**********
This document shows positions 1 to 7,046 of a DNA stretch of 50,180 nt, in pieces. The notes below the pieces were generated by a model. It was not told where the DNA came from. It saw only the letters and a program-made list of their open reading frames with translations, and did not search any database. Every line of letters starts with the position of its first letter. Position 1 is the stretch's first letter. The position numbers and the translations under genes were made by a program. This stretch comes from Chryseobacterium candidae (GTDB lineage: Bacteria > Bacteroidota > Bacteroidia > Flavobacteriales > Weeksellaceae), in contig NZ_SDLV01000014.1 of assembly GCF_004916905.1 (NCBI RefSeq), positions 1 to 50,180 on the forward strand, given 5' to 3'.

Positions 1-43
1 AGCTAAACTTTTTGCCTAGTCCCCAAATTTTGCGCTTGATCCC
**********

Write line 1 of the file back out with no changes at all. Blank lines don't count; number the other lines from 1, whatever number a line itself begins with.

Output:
This document shows positions 1 to 7,046 of a DNA stretch of 50,180 nt, in pieces. The notes below the pieces were generated by a model. It was not told where the DNA came from. It saw only the letters and a program-made list of their open reading frames with translations, and did not search any database. Every line of letters starts with the position of its first letter. Position 1 is the stretch's first letter. The position numbers and the translations under genes were made by a program. This stretch comes from Chryseobacterium candidae (GTDB lineage: Bacteria > Bacteroidota > Bacteroidia > Flavobacteriales > Weeksellaceae), in contig NZ_SDLV01000014.1 of assembly GCF_004916905.1 (NCBI RefSeq), positions 1 to 50,180 on the forward strand, given 5' to 3'.